We were both emotional. I’m not sure who had it harder: me for humbling myself enough to thank him, or Micah humbling himself enough to welcome my words of thanks. We just stood there in silence as we watched our neighbors slowly ride away.
Within a few days, the Barkers were ready to travel. As they settled onto the seat of their wagon, Mark and I stood together, once again united, watching them. I reminded them sternly to take it slow and easy for awhile. Mrs. Barker wanted to know what happened to the Porter boy. I smiled and looked at Mark. I figure since he was his friend, he should tell them what he had.
Mark smiled. “Well, it turned out that what Ted Porter had wasn’t exactly Yellow Fever,” Mark started.
“What was it, Mark?” Clay asked.
I couldn’t help myself! I laughed as Mark told this next part. “Well, you might call it green fever from eating green apples. He was afraid to tell his Pa.”
They had a good laugh at that. Then Mark and I continued to stand on the porch together – side by side – as they rode away.
piddlin' stuff.....Enid Jaynes appeared in six episodes of The Rifleman ―Panic as Amy Barker, she was the lady who had the fever ― The Wyoming Story - part 1 & 2 as Aggie, the woman who wanted Lucas to take her with him when he returned to North Fork. She and Dabbs Greer played in two of The Rifleman episodes together ― Panic and The Wyoming Story.
Quiet Fear as Abbey Striker, the woman who was deaf — Waste - part 1 & 2, she was the
pregnant woman, the one who slapped Lucas's face at the end of the episode.
She did not have one speaking line in Waste or in Quiet Fear.
Perils of a Producer's wife.....
Dabbs Greer is one of your most well known character actors. He has been in the business for over five decades. He has appeared in The Rifleman eight times ― Outlaw's Inheritance as Marcus Trimble, the lawyer from Santa Fe ― Boomerang as Sam Elder, the elderly gentleman who was about to loose his ranch ― Panic as Brett, the towns trouble maker ― The Jailbird as Farley Weaver, the man just released from prison ― The Promoter as Jack Scully, the man who was taking bets on Reuben Miles ― The Wyoming Story (1 & 2) as Finny and The Stand-In as Taylor, one of the prison guards.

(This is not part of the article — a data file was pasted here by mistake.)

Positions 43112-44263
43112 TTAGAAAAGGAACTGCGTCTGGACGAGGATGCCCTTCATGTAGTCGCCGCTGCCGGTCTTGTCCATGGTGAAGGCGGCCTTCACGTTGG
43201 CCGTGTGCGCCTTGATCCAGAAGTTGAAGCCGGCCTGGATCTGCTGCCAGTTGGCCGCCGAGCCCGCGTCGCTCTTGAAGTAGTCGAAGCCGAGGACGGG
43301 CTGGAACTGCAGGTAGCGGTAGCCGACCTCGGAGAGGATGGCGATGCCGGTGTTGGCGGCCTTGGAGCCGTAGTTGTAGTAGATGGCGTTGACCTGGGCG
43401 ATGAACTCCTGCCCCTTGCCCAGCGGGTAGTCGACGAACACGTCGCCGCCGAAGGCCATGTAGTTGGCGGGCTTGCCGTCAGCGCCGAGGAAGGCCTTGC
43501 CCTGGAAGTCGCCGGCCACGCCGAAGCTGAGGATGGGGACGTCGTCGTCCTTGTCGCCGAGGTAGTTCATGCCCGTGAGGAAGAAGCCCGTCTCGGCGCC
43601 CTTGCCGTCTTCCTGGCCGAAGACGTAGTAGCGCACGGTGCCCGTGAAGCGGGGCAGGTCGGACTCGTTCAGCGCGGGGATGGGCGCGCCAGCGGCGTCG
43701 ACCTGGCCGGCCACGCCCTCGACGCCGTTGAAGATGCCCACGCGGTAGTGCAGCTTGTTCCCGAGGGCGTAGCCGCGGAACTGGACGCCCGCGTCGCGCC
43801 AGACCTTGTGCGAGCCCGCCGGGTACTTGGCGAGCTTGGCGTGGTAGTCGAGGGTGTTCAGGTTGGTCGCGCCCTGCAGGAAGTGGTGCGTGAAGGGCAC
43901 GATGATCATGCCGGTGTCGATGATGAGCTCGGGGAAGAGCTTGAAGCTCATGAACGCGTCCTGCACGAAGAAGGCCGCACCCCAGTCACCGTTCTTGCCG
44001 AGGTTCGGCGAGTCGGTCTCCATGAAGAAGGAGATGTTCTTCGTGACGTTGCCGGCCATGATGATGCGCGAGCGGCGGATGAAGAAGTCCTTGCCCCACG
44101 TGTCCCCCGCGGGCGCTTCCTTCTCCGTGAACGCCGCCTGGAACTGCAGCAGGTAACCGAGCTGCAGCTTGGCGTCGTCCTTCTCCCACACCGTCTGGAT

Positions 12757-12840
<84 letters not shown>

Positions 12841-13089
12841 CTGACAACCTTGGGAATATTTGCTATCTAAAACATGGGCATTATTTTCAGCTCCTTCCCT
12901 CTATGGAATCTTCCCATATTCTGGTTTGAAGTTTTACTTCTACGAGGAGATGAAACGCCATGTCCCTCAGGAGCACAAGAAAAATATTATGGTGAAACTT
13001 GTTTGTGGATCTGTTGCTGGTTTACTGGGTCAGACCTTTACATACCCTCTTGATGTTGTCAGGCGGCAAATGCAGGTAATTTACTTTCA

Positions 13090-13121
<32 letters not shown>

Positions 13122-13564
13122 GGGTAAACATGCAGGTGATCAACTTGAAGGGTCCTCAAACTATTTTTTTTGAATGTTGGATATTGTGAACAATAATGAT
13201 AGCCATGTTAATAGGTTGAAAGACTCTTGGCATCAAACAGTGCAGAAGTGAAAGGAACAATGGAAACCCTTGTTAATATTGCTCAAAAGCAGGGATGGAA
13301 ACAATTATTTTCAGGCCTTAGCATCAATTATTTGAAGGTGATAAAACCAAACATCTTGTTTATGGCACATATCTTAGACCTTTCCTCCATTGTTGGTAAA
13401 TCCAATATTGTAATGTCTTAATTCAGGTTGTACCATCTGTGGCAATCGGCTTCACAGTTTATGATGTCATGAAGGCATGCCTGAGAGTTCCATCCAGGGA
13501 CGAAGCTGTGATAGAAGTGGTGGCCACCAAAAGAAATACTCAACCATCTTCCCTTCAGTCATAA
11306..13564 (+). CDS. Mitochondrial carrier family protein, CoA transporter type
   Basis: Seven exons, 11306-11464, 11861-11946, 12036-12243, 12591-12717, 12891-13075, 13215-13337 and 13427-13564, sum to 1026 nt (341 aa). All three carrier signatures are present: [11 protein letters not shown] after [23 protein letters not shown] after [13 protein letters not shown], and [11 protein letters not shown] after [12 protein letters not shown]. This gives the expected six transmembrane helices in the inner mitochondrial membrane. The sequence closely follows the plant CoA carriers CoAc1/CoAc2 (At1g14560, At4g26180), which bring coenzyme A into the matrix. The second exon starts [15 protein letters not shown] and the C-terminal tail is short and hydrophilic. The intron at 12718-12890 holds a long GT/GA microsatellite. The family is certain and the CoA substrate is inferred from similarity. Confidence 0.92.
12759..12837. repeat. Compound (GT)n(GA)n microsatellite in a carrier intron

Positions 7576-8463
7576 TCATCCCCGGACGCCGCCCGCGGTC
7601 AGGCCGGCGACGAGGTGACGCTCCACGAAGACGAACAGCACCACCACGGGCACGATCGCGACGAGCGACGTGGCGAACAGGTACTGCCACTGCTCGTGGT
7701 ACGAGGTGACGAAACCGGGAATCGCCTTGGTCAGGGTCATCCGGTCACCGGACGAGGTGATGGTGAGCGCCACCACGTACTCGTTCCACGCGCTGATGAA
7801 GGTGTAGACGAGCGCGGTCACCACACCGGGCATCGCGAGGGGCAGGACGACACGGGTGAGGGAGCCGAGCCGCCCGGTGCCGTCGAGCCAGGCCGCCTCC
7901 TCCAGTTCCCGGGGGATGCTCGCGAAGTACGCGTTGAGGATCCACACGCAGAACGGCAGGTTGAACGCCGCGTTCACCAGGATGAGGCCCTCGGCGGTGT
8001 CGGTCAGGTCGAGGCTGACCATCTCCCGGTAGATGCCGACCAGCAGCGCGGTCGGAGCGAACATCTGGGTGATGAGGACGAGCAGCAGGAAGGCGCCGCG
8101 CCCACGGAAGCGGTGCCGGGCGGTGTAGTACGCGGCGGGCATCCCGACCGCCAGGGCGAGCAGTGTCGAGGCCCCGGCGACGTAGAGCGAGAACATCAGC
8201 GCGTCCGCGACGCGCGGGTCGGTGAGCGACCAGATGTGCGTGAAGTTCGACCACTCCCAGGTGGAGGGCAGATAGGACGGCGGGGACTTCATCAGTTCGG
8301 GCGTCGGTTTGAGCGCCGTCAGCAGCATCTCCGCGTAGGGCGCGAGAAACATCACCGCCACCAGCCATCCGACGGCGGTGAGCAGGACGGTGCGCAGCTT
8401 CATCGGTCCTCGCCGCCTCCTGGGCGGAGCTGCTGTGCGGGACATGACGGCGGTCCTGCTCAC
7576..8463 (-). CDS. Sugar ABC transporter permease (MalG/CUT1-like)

Bill Joyce played Clay Barker. He was Amy's husband and the man who was sick in this episode.
Charles Watts appeared in three episodes ― Panic as Maury Cass, he was the man who tricked Mark into telling him about the yellow fever ― The Brother-in-law as Alvah Kemper, he was the one who offered Johnny $100 in prize money if he could stay on Lucifer― The Mescalero Curse as Joe Beaseley, he was the man who was witnessed the drunk get run down by Juan Mogollan while coming out of the saloon.
Buddy Roosevelt appeared in four episodes ― Panic ― Two Ounces of Tin — Quiet Night, Deadly Night as one of the townsmen ― Death Never Rides Alone as a barfly.
Hope Summers appeared in sixteen episodes as Hattie Denton, owner of The General Store. Hattie was first introduced to The Rifleman in Eight Hours to Die.
Bert Stevens was in four episodes ― The Marshal as the doctor ― The Babysitter as a Barfly ― None So Blind as one of the townsmen ― Panic as one of the townsmen that goes to Lucas' to help burn down the ranch.
Lynn Cartier appeared in two episodes ― Panic as Mrs. Porter, she was the lady in the General Store who overheard Cass and Mark's conversation ― The Hero as Alice Bedford, Colly Van's girlfriend and Sam Bedford's daughter.
Paul Kruger appeared in two episodes ― Eight Hours to Die as the sheriff from Claypool ― Panic as one of the gang from town who came out to Lucas' ranch to help burn it down.
Fay Roope appeared in four episodes ― Two episodes as Doc Burrage, The Legacy and Panic. He also appeared as Barton in The Spiked Rifle as the man on the stagecoach that was more worried about his money then Mark and as Jeff Stacey in The Brother-in-law, he was the one willing to pay Johnny Gibbs to throw the contest.
Russell Custer appeared seven times ― None So Blind as a Townsman ― Woman from Hog Ridge as a Townsman ― The Lariat as a Gambler ― The Vision as a Cowhand ― Panic as a Townsman ― The Jailbird as a Townsman ― A Case of Identity as a Townsman.
Cosmo Sardo as a Barfly in Panic.
Rudy Bowman as one of the townsmen ― Panic ― Honest Abe.
Bill Quinn appeared in thirty-eight episodes as Sweeney the owner/bartender of The North Fork Saloon. Sweeney was first introduced to The Rifleman in The Marshal.
Whitey Hughes was a well known and respected stuntman, he appeared in twenty-seven episodes of The Rifleman and still counting. Whitey had over a 50-year career as a stuntman and stunt coordinator, he has been praised as one of the top stuntman in Hollywood. Whitey was the best of the best!
Bloopers - Panic
You've heard Lucas' story, now hear Mark's
Character Actors Index Page
Have you ever been watching TV or a movie and wondered who is that guy?
Bloopers for this episode & other episodes
around The McCain Ranch